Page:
US blocks on China deals risk backlash
Actions by the US and others against Chinese acquisitions are bound to have a negative effect at a time when nations should be cooperating for shared benefit
Protectionism is not in the interests of any country, President Xi Jinping and other Chinese leaders have made plain. The United States obviously thinks otherwise; why else would regulators have blocked a series of planned acquisitions by companies from China, the latest being a bid by ANT Financial, an affiliate of Alibaba that owns the South China Morning Post, to buy remittance firm MoneyGram International.
National security concerns were cited as the reason for not allowing the US$1.2 billion deal to go ahead, but there are obvious doubts this is the real reason given the anti-Chinese rhetoric from leader Donald Trump and lawmakers. With Beijing having announced two months ago a widening of foreign ownership of the nation’s financial sector, such decisions send the worst of messages.
Xi told the 19th congress of the Communist Party in October that the nation would make “new ground in pursuing opening up on all fronts”. Proving resolve, the following month Beijing announced changes that included raising the foreign ownership limit in joint-venture firms involved in the futures, securities and funds markets to 51 per cent. It was an initial response to accusations by Trump and others that China has been unfair with its trade practices and sluggish about giving overseas companies access to its financial sector.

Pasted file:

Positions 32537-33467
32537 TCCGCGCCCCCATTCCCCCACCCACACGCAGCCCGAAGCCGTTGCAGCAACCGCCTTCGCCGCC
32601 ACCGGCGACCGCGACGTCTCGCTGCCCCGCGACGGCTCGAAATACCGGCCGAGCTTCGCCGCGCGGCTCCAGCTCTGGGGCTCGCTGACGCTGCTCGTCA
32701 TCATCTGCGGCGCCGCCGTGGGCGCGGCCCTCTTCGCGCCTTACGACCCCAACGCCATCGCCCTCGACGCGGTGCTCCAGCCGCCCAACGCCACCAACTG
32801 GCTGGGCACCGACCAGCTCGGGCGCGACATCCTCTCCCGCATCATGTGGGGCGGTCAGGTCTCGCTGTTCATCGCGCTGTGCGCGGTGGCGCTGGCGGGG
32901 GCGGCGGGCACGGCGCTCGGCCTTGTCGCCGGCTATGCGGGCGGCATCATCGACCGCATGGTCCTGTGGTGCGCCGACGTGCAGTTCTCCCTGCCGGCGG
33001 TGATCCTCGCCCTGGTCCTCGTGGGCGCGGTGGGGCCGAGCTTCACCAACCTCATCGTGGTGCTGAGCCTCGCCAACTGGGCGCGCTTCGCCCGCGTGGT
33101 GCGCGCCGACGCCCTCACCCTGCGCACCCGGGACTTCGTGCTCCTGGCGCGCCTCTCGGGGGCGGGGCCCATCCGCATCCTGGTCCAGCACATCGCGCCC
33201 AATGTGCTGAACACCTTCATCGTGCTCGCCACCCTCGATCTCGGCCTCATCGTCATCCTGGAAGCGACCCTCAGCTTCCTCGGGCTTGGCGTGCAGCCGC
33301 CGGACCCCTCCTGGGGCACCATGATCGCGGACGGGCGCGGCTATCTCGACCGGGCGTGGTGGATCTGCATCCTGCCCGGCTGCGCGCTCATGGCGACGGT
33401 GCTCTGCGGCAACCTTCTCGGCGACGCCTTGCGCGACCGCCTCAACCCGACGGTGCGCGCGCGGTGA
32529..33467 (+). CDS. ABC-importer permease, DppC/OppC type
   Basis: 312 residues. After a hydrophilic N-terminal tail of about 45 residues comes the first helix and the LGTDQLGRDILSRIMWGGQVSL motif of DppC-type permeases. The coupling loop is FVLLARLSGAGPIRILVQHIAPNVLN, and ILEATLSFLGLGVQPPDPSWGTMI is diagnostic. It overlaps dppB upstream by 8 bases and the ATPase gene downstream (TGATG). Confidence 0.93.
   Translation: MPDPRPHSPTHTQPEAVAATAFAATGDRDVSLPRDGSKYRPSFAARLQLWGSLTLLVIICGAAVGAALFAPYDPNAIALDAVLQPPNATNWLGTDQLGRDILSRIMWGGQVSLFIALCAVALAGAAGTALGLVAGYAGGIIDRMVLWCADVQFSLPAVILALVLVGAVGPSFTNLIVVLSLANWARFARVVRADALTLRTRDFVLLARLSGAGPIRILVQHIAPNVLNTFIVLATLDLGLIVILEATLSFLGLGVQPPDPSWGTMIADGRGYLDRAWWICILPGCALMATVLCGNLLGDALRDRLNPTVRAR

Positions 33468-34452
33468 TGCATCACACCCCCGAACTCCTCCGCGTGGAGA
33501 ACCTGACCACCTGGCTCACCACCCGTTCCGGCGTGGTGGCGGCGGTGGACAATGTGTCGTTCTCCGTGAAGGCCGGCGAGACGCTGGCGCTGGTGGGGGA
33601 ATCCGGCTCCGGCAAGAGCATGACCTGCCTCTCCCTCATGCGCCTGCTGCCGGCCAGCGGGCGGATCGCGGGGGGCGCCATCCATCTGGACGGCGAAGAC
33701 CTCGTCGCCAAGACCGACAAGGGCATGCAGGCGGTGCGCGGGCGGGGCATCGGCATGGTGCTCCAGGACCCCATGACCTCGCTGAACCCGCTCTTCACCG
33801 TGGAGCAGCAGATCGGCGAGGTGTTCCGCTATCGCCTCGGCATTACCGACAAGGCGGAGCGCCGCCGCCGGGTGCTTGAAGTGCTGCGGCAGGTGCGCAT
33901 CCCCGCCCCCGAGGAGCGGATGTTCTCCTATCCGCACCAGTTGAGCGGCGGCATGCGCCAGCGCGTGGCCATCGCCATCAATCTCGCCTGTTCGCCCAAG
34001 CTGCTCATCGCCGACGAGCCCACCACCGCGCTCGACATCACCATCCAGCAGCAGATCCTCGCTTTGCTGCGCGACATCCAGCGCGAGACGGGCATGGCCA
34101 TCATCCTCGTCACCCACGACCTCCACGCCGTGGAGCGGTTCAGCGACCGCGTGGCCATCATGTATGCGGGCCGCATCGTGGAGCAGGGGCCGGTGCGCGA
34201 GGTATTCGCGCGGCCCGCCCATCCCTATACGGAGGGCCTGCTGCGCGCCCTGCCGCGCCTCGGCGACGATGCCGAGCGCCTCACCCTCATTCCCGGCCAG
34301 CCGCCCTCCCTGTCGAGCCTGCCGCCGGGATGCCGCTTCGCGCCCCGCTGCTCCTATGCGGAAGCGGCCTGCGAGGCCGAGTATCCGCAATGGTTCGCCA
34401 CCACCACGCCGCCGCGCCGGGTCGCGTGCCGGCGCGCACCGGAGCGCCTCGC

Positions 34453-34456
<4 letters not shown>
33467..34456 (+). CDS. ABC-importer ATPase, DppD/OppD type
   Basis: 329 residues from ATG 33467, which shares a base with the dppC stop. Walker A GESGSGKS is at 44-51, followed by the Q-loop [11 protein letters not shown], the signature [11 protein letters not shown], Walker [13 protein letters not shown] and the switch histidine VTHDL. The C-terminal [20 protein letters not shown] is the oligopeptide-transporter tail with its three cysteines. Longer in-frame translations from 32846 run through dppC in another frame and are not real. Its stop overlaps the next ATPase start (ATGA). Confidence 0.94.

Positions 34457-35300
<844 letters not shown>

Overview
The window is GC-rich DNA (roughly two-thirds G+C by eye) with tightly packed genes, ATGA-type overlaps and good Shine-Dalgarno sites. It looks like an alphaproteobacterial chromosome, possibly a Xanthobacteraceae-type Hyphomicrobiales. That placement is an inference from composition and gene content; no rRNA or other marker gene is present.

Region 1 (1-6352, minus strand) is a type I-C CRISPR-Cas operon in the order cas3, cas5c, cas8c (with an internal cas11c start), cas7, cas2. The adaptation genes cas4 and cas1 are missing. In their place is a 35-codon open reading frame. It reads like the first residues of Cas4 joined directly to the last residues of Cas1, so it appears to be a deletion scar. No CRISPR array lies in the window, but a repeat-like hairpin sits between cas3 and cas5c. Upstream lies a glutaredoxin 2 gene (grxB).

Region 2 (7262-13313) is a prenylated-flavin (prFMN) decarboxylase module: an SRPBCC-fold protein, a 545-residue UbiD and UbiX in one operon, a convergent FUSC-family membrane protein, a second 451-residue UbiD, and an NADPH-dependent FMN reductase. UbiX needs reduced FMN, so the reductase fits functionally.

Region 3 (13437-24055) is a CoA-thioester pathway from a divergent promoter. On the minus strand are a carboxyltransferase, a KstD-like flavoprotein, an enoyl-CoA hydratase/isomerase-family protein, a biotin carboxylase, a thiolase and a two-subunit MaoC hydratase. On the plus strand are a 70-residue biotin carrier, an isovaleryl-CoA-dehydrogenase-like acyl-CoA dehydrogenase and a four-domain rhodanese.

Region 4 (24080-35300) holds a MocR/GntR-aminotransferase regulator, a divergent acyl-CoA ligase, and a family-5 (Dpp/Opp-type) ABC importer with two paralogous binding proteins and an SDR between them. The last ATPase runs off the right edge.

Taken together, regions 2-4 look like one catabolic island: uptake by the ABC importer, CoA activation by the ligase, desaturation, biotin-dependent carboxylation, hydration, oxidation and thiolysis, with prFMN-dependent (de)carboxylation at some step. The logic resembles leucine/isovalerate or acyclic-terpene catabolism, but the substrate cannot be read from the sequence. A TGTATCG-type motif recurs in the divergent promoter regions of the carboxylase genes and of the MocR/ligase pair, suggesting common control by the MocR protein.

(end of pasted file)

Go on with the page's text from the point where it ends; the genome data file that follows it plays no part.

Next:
Such efforts are to be applauded. They ease doubts by overseas firms that China does not welcome foreign investment or allow fair access to its markets. But the encouragement from Washington and elsewhere that should be expected has not been forthcoming, as the growing list of rejected acquisitions in the US and Europe shows. Among others is the US$1.3 billion purchase of US chip maker Lattice Semiconductor Corp by China-backed buyout fund Canyon Bridge Capital Partners and a US$275 million injection in the New York-based boutique investment bank Cowen by CEFC China Energy.
It is debatable whether the ANT Financial and MoneyGram deal was a national security risk, as was decided by the Committee on Foreign Investment in the United States, the branch of the US Treasury that screens acquisitions. One concern was that personal data of American employees would be at risk – a matter that may only obliquely be linked to the nation’s security.
But there is no doubt that anti-Chinese sentiment is spreading. China can certainly be accused of protectionism, just as the claim may be made of the US, but every sign points to the trend changing. Actions by the US and others against Chinese acquisitions are bound to have a negative effect at a time when the nations should be cooperating for shared benefit. For one, as the central government has pointed out, if the US goes its own way, there should be no surprise about retaliatory measures from China.